Birthday Invitations

28 02 2011

In one of the Gr. 3 classrooms I was in last week, a mom came in near the end of the day with a stack of coloured envelopes. “My daughter’s birthday is next week” she said, “How would you like me to hand out these invitations without making the other kids feel bad that they didn’t get invited?”

I really didn’t want to get involved, partly because it was the end of the day and there was a scramble of things yet to do before dismissal. Also, even though I knew the name, I also knew that I wouldn’t be able to pick her daughter out of a line-up. Us T.O.C.’s get to know a lot of names and faces, but putting them together can be quite a challenge on most days (see a previous post). “Why don’t we call your daughter over and the two of you can put them in the kid’s backpacks in the hallway?” I responded. Whew! For an on-the-spot decision, I thought this was quite a good one. And that’s exactly what they did. The dozen or so who made the cut had the goods in their bags and the ones left off the invite list didn’t even know (at the time) that they were overlooked.

Teachers in Primary grades have rules for all kinds of things and I agree that routines and structure bring order to a class and that student anxiety about the day’s events can be greatly reduced when kids know what is coming next. What I still struggle with though, is that I’m finding that the line between being the teacher to kids and being a parent to the same kids is a thin, grey one at best. Seasoned Primary teachers know that a good chunk of their days end up being parenting anyways with the amount of shoes they tie, noses they wipe, jacket sleeves they turn outside in and arguments they adjudicate.

As I reflected on my day in this class, I wondered why the teacher must be the one to solve the “someone’s feelings are going to get hurt if they know that they weren’t invited to the birthday party” dilemma – something that has nothing to do with the school day. The planners that all students have seem to be a good communication tool and a great mail delivery system to parents, but why aren’t there guidelines as to what makes it into the plastic folders at the front of them? Should Birthday Invitations make it in?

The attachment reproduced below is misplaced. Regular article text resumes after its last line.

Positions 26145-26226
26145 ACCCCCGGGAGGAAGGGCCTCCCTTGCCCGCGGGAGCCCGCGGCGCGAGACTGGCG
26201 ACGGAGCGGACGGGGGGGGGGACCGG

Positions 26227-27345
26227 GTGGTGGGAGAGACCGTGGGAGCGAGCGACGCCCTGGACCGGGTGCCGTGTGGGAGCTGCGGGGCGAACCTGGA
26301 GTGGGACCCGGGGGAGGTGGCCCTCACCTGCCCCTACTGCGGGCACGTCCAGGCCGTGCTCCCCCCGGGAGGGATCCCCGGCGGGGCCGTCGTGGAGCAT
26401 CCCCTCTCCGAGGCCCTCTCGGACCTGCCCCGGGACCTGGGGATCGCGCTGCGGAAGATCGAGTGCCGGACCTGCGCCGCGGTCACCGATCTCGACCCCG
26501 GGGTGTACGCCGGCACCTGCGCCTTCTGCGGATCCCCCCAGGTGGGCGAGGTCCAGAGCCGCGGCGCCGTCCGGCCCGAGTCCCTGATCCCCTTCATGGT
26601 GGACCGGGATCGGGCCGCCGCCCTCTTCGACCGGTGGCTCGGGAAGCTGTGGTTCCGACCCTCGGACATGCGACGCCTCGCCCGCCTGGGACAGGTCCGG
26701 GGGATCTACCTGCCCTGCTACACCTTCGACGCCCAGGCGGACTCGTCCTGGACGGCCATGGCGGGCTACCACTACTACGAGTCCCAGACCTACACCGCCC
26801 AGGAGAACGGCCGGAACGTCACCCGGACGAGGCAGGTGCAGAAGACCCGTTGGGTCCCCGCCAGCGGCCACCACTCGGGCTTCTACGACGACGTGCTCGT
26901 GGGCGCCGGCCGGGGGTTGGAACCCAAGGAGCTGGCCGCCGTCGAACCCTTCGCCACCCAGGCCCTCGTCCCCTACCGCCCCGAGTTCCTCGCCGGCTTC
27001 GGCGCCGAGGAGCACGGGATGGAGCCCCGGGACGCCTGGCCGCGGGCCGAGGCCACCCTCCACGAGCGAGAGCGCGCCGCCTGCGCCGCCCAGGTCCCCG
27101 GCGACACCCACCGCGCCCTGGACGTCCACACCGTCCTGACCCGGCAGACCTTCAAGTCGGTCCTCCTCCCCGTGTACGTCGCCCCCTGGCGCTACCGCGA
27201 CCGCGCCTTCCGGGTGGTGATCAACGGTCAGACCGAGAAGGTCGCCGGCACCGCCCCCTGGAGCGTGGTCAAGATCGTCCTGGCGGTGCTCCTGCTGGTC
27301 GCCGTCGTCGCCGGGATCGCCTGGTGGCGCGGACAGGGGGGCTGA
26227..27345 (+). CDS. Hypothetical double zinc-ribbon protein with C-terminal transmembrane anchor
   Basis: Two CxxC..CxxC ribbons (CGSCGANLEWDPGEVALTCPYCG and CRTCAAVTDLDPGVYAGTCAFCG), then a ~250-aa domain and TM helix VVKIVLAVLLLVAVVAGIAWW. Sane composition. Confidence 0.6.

I’m aware that the birthday party circuit has become a big and booming business. Forget the cakes, candles, hats & horns – birthday cards alone have become a $1.5 billion industry. As a dad whose kids have attended more than a few parties, the festive celebrations start to teeter on the one-upmanship of the last party the child attended. Birthdays can cost parents hundreds of dollars. Gone are the days when pin-the-tail-on-the-donkey and pinatas were the focal point. I’ve read stories where parents almost need to take out second mortgages to pay for birthday parties that feature “the Reptile Man” (he brings live snakes to your living room) or “Cartoon Cuts” (girls get manicures and new hairdoos: boys get spiked hair and pretend shaves). You name the party – bowling party, pool party, gym party, magic party, horse party, laser-tag party, rocket building and launch ’em party – each year the parties seem to get larger and more lavish. I’ve also heard a professional party person tell war stories of the difficulties parents have in trying to bring sanity back to their home after one of their outlandish bashes.

Researchers who are interested in these things tell us that 93% of Canadians and Americans hear the words, “Happy Birthday” on their birthdays and 71% have the song sung to them – you know the one. As you think about your last big day, were you among the 71%?

Our celebrations speak volumes about the desires and drives of our lives. Acknowledging birthdays and planning celebrations are good things to do, but at what cost? Sadly, I’ve found myself being one of the parents who looks around and wonders if we’ll ever be able to compete with the other parties that are thrown. I think I need to give my head a shake, since hosting parties are not designed to be a competition (are they?)

Isn’t it interesting that we live in a culture that likes to celebrate birthdays – getting older – while at the same time we are obsessed with how “young” we are and how much “younger” we can make ourselves?

Things are a lot less complicated when you’re in Grade three.




3 responses

2 03 2011


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